What a good little bowl of breakfast bounty (I didn’t wait for the dessert part) on this “Fall-Seems-Here-to Stay” morning! Warmed and served with a sliver of sugar-free whipped topping crowning it, it got a Friday morning kicked off well.

Apple Crisp

4-5 medium apples (I used a combination of Golden Delicious and Gala)
1/4 cup butter
1/4 cup quick-cooking oatmeal
1/4 cup flour
1/2 cup brown sugar
1 tablespoon cinnamon

Preheat oven to 350 degrees. Grease the bottom and sides of a square pan. Remove the cores from the apples. Slice the apples. (Leaving the apples unpeeled adds to the nutritional value and is recommended, but some cooks might prefer to remove the peel as well.) Spread the sliced apples on the bottom of the pan. Cut the butter into small pieces and place in medium-sized bowl. Add the oatmeal, flour, brown sugar, and cinnamon. Using two knives cut the margarine into the mixture until it looks like small crumbs. Sprinkle the mixture over the top of the apples. Bake in the oven for about 20 minutes. (May need to bake longer, with a sheet of aluminum foil over the top, for at least 10 more minutes to be sure apples are tender. If you find you need to cover because of increased cooking time, be sure to uncover for a few minutes at the end to allow the topping to get crisp.) Makes about 6 servings.

Thursday, October 27, 2011

Pumpkin-Apple Muffins with streusel topping transport me to Amish country

I had some fresh pumpkin left from yesterday’s dish; I also still had p-u-l-l-en-ty of fresh apples. So I tippy-typed an Internet search to find something that would combine the two.

Up turned a website, www.bbonline.com (Bed & Breakfast Inns Online), that listed the most memorable recipes of B&B’s nationwide. I loved it. Where can you find better, more original cooking than in a good ole B&B? I had to try some of their ideas.

This particular recipe, Pumpkin-Apple Muffins, was presented by Fields of Home Guest House and Cabins in Millersburg (Holmes County), OH. After reading this recipe and the promo about the inn ("Enjoy log-cabin comfort, quiet country fields, and flower gardens in the heart of Amish Country!”) I was ready to throw my toothbrush in a travel bag and head out driving for there. If you’ve ever spent any time in Amish Country, you know the meals make memories to linger the rest of your life. Sounded delightful!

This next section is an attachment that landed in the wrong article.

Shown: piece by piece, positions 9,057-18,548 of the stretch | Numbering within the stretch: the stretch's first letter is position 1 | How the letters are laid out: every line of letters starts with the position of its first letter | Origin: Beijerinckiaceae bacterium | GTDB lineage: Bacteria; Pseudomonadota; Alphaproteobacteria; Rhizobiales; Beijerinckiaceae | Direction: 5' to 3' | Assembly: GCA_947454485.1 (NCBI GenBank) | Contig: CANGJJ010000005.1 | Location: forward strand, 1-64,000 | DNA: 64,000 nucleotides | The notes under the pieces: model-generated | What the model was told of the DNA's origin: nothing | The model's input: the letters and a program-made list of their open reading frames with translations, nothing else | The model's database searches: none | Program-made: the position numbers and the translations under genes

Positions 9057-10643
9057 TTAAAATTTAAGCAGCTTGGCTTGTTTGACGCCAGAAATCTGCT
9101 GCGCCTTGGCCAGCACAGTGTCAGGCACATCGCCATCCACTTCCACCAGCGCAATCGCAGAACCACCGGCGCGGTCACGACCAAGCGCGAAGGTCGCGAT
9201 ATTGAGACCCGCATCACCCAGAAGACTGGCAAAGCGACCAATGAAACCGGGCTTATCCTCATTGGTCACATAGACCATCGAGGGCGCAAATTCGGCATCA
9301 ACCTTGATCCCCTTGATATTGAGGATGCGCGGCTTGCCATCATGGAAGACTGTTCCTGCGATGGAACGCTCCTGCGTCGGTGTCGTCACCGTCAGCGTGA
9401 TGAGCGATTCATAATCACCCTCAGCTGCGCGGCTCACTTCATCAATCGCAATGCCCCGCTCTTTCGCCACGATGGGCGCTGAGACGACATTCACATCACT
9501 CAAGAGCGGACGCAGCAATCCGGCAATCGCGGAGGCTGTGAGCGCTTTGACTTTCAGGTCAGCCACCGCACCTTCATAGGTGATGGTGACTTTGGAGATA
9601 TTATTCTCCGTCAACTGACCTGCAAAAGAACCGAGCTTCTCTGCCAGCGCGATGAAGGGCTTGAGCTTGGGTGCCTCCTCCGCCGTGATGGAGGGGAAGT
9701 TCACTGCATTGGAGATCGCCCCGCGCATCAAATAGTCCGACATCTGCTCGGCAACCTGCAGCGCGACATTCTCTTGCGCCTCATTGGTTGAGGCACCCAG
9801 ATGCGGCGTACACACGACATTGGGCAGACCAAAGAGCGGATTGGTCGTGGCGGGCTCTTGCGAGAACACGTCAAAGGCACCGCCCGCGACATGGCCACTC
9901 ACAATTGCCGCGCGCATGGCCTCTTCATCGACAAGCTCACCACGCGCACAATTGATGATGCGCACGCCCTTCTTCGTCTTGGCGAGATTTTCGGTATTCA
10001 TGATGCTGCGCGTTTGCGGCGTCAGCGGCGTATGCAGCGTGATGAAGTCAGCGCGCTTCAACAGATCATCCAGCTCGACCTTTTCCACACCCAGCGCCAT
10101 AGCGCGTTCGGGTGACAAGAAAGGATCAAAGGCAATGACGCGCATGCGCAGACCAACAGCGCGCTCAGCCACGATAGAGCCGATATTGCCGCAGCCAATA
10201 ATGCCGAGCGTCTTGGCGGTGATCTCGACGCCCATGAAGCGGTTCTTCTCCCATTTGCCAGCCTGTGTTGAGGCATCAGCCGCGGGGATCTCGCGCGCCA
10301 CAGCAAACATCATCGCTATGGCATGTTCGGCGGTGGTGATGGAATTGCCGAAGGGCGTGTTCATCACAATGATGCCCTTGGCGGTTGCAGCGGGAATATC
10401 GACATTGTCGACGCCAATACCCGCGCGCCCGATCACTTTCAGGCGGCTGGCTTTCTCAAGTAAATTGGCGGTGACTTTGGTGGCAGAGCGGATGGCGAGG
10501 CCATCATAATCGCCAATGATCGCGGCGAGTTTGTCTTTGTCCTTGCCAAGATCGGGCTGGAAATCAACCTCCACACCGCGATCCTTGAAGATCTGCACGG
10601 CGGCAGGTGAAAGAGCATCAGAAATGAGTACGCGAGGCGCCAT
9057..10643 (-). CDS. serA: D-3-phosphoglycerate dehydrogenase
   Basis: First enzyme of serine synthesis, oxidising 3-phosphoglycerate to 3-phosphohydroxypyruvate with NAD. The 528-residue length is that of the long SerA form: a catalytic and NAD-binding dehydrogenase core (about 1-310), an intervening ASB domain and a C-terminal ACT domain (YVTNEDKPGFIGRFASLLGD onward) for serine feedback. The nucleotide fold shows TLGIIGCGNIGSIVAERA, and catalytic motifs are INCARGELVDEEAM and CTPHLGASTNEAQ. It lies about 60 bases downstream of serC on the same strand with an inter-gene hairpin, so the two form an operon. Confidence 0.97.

But since traveling there wasn’t possible, my next-best option was to enjoy these muffins, which I proceeded to do. Simple recipe with the chopped apple folded in (Hubby did this part. He enjoyed himself so much over the weekend with his cooking spree when I was under the weather, he volunteered for more. Is he the perfect Hubby, or what?)

Well, these muffins turned out to be absolute sweethearts. The apple bits tucked into the spicy pumpkin batter were just exceptionally yummy. Then to top it all with that divine streusel—what can I say? This was a great Internet find. I’m depositing at least half of them into my airtight container to preserve in the fridge for Thanksgiving-week breakfasts. Apple and pumpkin will make a healthy start to the morning. And the rest? Hubby is already seeing to putting them away.

Pumpkin-Apple Muffins

2 cups flour
1/2 cup sugar (or sugar substitute)
3 teaspoons pumpkin-pie spice
1 teaspoon soda
1 teaspoon baking powder
1/2 teaspoon salt (or salt substitute)
2 eggs (or 1/2 cup egg substitute)
1 cup canned pumpkin (I used fresh pumpkin puree)
1/2 cup vegetable oil
1 chopped peeled apple
1/4 cup sugar (or sugar substitute)
2 tablespoons flour
1/2 teaspoon cinnamon
1 tablespoon butter

In large bowl combine flour, sugar, pumpkin-pie spice, baking soda, baking powder, and salt. In separate bowl combine eggs, pumpkin, and oil. Make a well in the dry ingredients, then insert the moist ingredients. Stir together until dry ingredients are just moistened. Fold in apples. Fill greased muffin cups almost full. For streusel topping combine 1/4 cup sugar, 2 tablespoons flour, and 1/2 teaspoon cinnamon. Cut in 1 tablespoon butter until mixture resembles coarse crumbs. Over each muffin sprinkle 1 heaping teaspoon of topping. Bake at 350 degrees for 25 to 30 minutes or until done. Cool in pan 10 minutes before you remove to a wire rack. Makes 12 muffins.

Wednesday, October 26, 2011

Easy to go a little nutso over this pecan-pumpkin sticky bun recipe